UN health emergency committee to re-convene on global threat posed by China virus outbreak

Paramilitary policemen guard outside the closed Hankou Railway Station in Wuhan, central China's Hubei province, 23 January 2020. Wuhan has shut down public transportation, including railway stations, the airport, bus and subway services, in the municipality to control the spread of the new coronavirus. EPA-EFE/YUAN ZHENG

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Experts convened in Geneva by the World Health Organization (WHO) will meet again on Thursday to determine whether novel coronavirus is a Public Health Emergency of International Concern (PHEIC).

Members of the WHO Emergency Committee deliberated until late on Wednesday evening, as they continue to study an outbreak of the new respiratory virus first identified in China, as cases continue to rise.

“There was an excellent discussion during the committee today, but it was also clear that to proceed, we need more information”, WHO Director General Tedros Adhanom Ghebreyesus said in statement.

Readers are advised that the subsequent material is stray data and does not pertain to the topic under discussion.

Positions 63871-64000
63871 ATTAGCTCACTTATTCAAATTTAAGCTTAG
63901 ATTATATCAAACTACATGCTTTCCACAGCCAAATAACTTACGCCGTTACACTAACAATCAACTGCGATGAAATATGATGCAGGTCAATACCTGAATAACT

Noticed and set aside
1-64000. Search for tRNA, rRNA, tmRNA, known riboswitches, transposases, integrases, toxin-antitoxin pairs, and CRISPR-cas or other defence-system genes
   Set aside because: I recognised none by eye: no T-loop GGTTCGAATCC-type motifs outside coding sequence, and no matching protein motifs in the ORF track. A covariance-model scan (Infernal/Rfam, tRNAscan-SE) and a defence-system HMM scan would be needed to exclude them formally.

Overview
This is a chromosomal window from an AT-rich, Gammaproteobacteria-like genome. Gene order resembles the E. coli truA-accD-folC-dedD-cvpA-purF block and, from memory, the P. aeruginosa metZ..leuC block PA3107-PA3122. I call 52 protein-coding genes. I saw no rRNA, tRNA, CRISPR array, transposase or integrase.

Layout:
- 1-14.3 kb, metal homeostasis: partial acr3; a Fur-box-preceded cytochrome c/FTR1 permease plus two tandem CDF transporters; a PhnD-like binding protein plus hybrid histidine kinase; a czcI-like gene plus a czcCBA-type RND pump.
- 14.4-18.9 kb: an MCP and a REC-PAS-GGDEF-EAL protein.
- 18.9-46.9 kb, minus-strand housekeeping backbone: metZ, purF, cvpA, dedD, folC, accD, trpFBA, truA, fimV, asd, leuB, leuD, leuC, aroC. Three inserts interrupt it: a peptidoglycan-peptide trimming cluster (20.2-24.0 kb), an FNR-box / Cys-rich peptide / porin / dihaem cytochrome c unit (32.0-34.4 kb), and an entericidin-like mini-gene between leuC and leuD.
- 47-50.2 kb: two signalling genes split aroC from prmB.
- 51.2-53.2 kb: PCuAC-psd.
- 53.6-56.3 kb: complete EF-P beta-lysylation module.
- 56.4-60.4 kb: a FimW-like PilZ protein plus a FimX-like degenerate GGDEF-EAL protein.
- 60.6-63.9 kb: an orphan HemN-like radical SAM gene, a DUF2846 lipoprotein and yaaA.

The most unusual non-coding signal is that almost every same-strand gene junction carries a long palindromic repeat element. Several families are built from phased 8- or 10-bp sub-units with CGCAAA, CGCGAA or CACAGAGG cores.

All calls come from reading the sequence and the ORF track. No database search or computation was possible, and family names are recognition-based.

“The decision about whether or not to declare a public health emergency of international concern is one I take extremely seriously, and one I am only prepared to make with appropriate consideration of all the evidence.”

Novel coronavirus was first identified in the Chinese city of Wuhan.

By Wednesday, there were more than 440 confirmed cases, and 17 reported deaths, almost doubling the death toll in the space of one day.

All of the deaths have occurred in Wuhan, which has a population of some 11 million, similar to that of the UK capital, London.  Now the entire city, has in effect, been quarantined, according to news reports.

Chinese authorities have reportedly urged people to stop travelling in or out of the city, going as far as to temporarily shut down public transport, but have acknowledged that efforts to curtail the outbreak will be made more difficult by the week-long Lunar New Year holiday, which sees hundreds of millions criss-crossing the country visiting relatives.

On Wednesday, the Chinese city of Macau reportedly confirmed its first case of Novel Coronavirus, and there have been cases in Thailand, Korea, Japan, Taiwan and the US.

Several places have reportedly stepped up airport screening procedures for passengers arriving from Wuhan, including Australia, Singapore, Hong Kong, Taiwan, the USA, Russian and Japan.

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